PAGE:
Before learning or sharpening the tools that will help you do more of what matters… you may want to first understand the 6 most widely experienced derailers I see people from all walks of life struggle with.
After 20+ years of diving into the fields of human potential, mindset and neurobiology and psychology combined with 1000’s of hours coaching I noticed common traps we all unwittingly fall into when it comes to getting to the things we really want to do or spending time with the people that matter most.
If you are like me and want good results, I have no doubt that you know that to achieve results and perform at our best we need to be confident in our decisions, efficient in our thinking and productive with our time.
This is easier said than done because no matter how hard we try to be productive and do what matters, there always seems to be people, situations, notifications, and that pesky inner voice that have the potential to distract and derail us.
Derailer #1 - The People Pleaser
What I have noticed both within myself in the past, and with coaching clients is the first issue we face. To put it simply, we want to please everyone.
Being a people pleaser and not being able to say no effectively leads to doing things not aligned to our goals or doing things to keep other people happy or maintain an unhealthy peace.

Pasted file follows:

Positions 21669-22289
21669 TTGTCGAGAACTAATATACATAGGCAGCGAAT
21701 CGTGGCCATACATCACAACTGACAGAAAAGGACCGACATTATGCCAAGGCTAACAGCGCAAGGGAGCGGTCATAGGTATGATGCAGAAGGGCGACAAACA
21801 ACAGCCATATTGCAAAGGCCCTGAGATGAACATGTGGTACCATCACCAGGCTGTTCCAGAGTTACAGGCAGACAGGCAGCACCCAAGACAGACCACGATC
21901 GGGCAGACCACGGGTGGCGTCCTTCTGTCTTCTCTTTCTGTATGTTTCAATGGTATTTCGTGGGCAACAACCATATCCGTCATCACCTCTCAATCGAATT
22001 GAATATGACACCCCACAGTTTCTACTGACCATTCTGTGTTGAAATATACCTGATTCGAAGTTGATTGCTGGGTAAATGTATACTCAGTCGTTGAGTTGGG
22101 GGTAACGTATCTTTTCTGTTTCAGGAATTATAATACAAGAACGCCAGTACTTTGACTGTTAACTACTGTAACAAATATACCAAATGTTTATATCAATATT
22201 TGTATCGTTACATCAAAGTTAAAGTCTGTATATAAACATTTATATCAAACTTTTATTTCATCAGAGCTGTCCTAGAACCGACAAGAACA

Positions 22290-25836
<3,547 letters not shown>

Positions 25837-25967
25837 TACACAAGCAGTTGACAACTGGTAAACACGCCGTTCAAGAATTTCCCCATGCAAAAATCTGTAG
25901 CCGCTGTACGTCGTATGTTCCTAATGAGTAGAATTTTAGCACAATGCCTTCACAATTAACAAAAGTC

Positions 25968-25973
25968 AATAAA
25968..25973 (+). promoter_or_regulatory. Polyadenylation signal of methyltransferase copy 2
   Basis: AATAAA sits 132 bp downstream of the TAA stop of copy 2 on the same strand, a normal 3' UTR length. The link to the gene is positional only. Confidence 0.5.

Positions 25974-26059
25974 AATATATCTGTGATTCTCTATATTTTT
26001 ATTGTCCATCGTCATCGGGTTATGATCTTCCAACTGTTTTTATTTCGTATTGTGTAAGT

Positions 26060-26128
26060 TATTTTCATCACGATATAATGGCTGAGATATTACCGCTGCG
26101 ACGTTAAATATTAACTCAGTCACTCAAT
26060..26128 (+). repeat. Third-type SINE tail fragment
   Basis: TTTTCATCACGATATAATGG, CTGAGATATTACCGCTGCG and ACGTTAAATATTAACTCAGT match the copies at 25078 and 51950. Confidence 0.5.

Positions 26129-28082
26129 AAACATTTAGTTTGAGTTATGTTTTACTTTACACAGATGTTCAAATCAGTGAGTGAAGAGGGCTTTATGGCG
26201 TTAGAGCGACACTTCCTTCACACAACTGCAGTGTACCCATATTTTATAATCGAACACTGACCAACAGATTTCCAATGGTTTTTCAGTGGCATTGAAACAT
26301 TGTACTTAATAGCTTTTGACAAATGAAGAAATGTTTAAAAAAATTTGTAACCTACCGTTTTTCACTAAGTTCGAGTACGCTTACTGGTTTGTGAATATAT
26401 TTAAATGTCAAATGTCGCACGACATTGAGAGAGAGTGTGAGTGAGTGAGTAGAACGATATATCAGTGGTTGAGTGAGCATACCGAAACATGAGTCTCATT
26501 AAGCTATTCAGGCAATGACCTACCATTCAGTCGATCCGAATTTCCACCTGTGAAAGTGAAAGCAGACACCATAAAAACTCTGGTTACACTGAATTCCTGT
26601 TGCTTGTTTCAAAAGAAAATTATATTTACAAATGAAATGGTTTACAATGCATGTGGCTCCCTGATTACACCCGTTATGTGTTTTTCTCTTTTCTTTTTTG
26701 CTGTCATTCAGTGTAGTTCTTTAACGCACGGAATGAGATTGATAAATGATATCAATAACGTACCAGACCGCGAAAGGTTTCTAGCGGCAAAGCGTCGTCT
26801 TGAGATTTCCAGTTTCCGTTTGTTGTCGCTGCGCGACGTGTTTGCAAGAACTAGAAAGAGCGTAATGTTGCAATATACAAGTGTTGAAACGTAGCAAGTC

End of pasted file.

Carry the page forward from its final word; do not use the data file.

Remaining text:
Derailer #2 - Wired to Avoid Change
The second derailer comes from our neurobiology - we are wired to avoid uncertainty.
This innate need to feel safe can slow down or even prevent decisions from being made. This leads to procrastination because we’re afraid to make a start or do things differently. We end up fighting against anything that takes us away from homeostasis, clinging to how things are or how things were, wired to stay in the safety of an outdated way of being.
Derailer #3 - Unhealthy Habits
We can look to biology to understand the third derailer. Derailer number three is our unhealthy well-being habits draining us of the energy we need to get things done.
Our energy is derived from the type of food we eat, how much we move, and the quality of our sleep.
These are all important factors that impact energy levels and our ability to do what matters, often giving preference to an easy task (think Netflix, gossiping or social scrolling) to match our low energy levels.
Derailer #4 - Misaligned Identity
The fourth derailer is a psychological one. When our subconscious identity is not aligned to the work we need to do we will unconsciously sabotage our efforts.
When who we assume and believe we are is not aligned to who we need to be to get the work done we end up going in circles often reverting to our old ways.
If you want to dive a little deeper into the power of your self-image, grab copies of Gay Hendricks book ‘The Big Leap', Chip and Dan heaths Book 'Switch' or Maxwell Maltz book ‘Psycho Cybernetics’.